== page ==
14. 14. Intensity Output & Power <ul><li>Power: measured in watts (W); </li></ul><ul><ul><li>amount of energy being produced by the transducer </li></ul></ul><ul><li>Intensity: strength of sound waves @ a given location within the tissues being treated </li></ul><ul><li>Spatial Average Intensity (SAI): amount of US energy passing through the US head’s ERA; </li></ul><ul><ul><li>expressed in watts per square centimeter (W/cm 2 ) (power/ERA) </li></ul></ul><ul><ul><li>Changing head size affects power density (larger head results in lower density) </li></ul></ul><ul><ul><li>Limited to 3.0 W/cm 2 of maximum output </li></ul></ul>
  15. 15. Intensity Output & Power <ul><li>Spatial Average Temporal Peak Intensity (SATP): average intensity during the “on” time of the pulse </li></ul><ul><ul><li>Output meter displays the SATP intensity </li></ul></ul><ul><li>Spatial Peak Intensity (SPI): max. output (power) produced within an ultrasound beam </li></ul><ul><li>Spatial Average Temporal Average Intensity (SATA) or Temporal (time) Average Intensity: </li></ul><ul><ul><li>Power of US energy delivered to tissues over a given period of time </li></ul></ul><ul><ul><li>Only meaningful for Pulsed US </li></ul></ul><ul><ul><li>SAI x Duty Cycles </li></ul></ul>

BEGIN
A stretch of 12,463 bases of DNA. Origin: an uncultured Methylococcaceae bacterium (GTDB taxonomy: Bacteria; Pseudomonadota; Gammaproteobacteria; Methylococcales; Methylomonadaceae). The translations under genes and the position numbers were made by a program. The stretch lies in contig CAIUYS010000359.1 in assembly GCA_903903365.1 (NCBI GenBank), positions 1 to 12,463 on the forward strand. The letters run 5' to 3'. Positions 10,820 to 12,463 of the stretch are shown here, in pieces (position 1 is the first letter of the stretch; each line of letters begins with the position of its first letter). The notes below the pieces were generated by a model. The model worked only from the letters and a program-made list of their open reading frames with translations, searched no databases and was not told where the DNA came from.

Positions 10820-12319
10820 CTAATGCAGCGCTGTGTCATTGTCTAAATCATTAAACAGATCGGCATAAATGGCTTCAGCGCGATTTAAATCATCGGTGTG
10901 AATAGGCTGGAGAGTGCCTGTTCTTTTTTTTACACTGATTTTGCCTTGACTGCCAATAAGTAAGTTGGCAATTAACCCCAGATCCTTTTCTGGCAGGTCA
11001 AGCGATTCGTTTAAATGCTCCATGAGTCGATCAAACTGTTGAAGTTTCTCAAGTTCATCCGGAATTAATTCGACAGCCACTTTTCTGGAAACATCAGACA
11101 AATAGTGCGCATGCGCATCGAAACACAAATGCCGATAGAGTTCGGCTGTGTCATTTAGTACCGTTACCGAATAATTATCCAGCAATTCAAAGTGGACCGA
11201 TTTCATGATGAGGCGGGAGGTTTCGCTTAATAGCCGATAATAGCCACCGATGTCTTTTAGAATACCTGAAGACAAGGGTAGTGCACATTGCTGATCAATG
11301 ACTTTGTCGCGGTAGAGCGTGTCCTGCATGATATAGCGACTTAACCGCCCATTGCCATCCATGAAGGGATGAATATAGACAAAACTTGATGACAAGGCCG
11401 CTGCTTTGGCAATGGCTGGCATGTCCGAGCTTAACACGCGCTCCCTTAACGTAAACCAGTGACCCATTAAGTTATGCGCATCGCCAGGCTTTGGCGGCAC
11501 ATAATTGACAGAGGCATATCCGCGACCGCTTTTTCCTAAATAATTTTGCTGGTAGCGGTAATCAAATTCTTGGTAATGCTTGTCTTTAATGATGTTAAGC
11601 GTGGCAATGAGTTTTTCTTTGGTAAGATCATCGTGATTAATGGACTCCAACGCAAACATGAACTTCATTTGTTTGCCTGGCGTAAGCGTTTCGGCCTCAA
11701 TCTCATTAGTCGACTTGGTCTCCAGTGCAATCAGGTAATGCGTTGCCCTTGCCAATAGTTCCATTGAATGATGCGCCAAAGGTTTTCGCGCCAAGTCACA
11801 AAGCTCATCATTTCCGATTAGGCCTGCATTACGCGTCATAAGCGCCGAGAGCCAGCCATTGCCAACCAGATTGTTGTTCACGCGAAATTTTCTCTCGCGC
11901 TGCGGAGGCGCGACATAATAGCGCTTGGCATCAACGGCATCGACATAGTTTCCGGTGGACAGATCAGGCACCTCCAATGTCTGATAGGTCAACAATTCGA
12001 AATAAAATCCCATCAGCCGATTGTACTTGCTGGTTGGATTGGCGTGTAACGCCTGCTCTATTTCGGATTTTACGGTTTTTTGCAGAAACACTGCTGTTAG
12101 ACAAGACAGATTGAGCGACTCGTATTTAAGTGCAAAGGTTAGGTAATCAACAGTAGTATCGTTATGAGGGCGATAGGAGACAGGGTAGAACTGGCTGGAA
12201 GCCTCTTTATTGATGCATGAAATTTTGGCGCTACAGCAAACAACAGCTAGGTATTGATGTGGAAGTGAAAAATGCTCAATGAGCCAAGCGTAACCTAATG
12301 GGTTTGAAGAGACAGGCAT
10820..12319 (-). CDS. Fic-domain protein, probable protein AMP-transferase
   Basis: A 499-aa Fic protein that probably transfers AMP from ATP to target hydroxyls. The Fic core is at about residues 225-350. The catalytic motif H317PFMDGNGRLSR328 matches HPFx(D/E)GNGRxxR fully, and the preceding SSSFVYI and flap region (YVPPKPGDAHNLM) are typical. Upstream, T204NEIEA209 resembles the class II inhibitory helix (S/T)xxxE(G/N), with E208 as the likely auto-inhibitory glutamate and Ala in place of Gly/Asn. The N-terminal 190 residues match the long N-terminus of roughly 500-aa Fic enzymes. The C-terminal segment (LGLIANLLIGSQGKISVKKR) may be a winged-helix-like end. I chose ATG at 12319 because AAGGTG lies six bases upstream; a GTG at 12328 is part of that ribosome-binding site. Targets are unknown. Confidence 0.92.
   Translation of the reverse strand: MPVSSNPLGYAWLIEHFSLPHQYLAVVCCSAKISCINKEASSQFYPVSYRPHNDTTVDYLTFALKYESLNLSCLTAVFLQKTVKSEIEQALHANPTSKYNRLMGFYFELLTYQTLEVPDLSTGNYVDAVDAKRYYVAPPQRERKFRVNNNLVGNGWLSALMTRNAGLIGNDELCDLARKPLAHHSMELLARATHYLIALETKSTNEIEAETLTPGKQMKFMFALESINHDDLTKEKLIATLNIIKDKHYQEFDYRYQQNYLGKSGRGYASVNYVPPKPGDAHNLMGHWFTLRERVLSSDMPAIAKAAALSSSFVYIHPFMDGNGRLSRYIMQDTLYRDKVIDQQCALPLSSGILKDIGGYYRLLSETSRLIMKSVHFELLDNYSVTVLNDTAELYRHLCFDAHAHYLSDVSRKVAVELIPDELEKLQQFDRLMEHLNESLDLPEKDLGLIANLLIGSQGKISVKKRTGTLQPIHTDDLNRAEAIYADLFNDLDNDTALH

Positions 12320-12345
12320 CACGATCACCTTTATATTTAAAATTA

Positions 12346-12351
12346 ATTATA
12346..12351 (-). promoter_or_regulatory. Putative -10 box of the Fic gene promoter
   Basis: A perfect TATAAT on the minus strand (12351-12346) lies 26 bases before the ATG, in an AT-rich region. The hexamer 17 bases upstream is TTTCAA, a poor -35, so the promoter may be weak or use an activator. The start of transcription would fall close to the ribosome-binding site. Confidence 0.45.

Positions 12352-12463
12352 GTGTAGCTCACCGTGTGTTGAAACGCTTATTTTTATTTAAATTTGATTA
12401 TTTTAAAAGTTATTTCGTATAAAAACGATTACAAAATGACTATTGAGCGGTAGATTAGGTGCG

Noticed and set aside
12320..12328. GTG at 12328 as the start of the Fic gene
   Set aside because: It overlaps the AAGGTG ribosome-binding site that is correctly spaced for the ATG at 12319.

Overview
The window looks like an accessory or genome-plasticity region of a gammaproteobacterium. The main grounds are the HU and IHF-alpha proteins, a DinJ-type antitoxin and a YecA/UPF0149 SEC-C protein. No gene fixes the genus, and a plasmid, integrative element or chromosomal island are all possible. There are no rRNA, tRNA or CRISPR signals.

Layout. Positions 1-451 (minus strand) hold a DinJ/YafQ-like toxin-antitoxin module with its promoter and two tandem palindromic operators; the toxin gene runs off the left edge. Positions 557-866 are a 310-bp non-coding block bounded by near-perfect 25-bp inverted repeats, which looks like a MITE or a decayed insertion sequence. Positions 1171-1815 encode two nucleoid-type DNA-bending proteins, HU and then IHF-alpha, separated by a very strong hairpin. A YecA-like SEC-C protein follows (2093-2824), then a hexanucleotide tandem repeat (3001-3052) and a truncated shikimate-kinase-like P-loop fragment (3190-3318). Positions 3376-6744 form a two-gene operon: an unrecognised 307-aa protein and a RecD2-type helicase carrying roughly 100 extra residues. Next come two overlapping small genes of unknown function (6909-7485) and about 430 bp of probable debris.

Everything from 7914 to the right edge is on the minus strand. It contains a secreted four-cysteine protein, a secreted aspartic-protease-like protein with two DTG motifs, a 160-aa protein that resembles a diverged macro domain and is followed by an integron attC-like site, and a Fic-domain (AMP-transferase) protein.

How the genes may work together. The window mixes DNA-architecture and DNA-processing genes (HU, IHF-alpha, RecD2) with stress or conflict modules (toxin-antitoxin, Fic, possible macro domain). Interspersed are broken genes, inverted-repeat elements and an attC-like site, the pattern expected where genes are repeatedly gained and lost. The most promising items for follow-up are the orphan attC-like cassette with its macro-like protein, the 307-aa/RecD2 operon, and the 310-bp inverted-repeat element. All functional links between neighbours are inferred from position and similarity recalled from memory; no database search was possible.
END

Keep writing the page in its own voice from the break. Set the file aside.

16. 16. Beam Nonuniformity Ratio (BNR) <ul><li>Ratio between the spatial peak intensity (SPI) to the average output as reported on the unit’s meter </li></ul><ul><ul><li>The lower the BNR, the more uniform the beam is </li></ul></ul><ul><ul><li>A BNR greater than 8:1 is unsafe </li></ul></ul><ul><ul><li>Because of the existence of high-intensity areas in the beam (hot spots), it is necessary to keep the US head moving </li></ul></ul>